After a bit more than 8 hours long flight i arrived in Nairobi early this morning without much sleep but with skyrocketing level of keeness to explore every single day of my trip as much as i can. A very humid air was the first thing i noticed, which in combination with +17 temperature made a warm, refreshing welcome.
When i got my visa in literary 5 minutes i was happy i did not waste my time by trying to do it in London which would take at least 3 days. In the airport you can get visa for Kenya by filling in application form and paying 25USD. They even did not need my photos which i managed to get done on a very last minute before travel.
My pre-booked taxi driver arrives a bit late, but until then i stay calm as there are tens of other taxi drivers keen to take me wherever i would need. On my way to the flat where i am staying i noticed streams of many men as well as women walking along the road or across the fields. As my taxi driver explained at this early hour some of them are going home after finishing their night shifts at the factories or going to the work.Though in principle there is nothing strange, walking rather than traveling long distances by car or public transport to work is probably what it made look so different.
By having my first lunch and dinner in this country I realized that being vegetarian might be a quite challenging mission. Moreover, so far most of the vegetarian options are interpretations of Italian cousine which is somewhat disappointing as this is definitely a place where i would want to avoid European/ Western style food and try authentic local cousine as much as possible. I already made an exception this evening by having a local dish of fish (dont remember name).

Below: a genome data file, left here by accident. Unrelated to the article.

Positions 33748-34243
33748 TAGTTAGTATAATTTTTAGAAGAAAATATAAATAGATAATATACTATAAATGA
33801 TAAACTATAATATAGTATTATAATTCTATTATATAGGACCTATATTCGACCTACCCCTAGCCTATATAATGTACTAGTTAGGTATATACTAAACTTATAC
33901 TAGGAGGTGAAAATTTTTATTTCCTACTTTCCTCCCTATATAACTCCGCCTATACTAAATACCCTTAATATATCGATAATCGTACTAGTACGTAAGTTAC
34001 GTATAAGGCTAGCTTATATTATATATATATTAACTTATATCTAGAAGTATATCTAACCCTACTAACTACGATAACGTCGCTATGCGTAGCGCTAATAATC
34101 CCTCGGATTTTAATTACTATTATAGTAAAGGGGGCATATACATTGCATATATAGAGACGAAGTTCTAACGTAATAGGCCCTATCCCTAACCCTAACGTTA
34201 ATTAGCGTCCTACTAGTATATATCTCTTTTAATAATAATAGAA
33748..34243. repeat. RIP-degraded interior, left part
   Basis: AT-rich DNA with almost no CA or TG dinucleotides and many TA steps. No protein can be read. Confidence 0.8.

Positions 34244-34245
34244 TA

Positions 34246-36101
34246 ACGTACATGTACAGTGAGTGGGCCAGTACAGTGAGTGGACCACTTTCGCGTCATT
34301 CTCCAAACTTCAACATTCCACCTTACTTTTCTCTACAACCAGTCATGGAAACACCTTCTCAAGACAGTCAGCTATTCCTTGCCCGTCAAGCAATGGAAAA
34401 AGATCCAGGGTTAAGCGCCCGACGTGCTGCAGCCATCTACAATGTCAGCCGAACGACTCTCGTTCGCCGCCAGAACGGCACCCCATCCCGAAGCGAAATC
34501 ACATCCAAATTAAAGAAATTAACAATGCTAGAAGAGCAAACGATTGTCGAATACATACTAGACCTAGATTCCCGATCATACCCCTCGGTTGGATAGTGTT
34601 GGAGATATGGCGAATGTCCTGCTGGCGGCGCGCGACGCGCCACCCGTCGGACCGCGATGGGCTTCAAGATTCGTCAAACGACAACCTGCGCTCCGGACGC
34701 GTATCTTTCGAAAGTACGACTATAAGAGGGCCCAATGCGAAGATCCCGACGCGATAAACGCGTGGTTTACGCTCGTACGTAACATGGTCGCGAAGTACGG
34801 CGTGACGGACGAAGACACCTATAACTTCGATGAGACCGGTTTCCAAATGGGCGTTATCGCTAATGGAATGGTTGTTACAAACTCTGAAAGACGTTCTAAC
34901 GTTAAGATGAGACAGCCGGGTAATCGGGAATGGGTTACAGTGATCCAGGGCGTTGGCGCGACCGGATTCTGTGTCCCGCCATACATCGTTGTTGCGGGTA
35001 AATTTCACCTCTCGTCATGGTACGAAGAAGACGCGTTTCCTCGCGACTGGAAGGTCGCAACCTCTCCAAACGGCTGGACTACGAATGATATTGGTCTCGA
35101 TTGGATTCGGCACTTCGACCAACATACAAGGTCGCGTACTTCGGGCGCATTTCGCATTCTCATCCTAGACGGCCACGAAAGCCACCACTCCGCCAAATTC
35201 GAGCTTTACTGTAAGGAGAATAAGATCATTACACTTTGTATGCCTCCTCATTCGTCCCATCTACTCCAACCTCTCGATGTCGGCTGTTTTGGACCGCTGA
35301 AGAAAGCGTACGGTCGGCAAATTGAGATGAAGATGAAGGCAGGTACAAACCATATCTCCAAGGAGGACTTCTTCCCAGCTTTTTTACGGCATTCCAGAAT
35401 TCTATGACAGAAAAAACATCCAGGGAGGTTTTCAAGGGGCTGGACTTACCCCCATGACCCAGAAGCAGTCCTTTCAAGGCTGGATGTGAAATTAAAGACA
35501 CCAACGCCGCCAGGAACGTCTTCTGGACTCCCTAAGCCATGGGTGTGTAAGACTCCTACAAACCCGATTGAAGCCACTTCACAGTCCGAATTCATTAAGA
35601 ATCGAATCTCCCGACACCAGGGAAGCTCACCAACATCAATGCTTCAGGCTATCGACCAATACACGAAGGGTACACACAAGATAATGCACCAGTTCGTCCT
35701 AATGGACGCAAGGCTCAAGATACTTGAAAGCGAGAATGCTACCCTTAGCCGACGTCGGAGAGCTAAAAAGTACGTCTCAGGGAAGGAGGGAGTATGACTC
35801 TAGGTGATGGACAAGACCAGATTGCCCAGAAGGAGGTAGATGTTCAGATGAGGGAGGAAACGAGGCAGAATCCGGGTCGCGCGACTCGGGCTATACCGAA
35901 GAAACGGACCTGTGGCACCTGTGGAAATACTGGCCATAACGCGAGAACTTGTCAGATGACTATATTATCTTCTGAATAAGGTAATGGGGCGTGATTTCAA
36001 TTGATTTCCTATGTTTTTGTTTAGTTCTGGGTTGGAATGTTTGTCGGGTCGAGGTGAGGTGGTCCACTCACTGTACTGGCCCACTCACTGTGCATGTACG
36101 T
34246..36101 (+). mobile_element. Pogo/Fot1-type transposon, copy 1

But what really got my attention today was fences. Wherever you look, you see fences. This automatically leads me to think who the ‘us’ and who the ‘they’ are. Who is defending himself from whom and why. Do ‘ they’ and ‘ us’ ever meet? The higher the fence the safer ‘they’ feel? The stronger the fence the more powerful one is? Is a fence a manifestation of status? Fences seem to me like policemen which so visibly control the social relations in community by punishing those who ignore or disrespect them. And seems like then everyone has this need to build a fence around him even if it is made of a cardboard and is only as wide as to cover the length of one’ s sleeping place…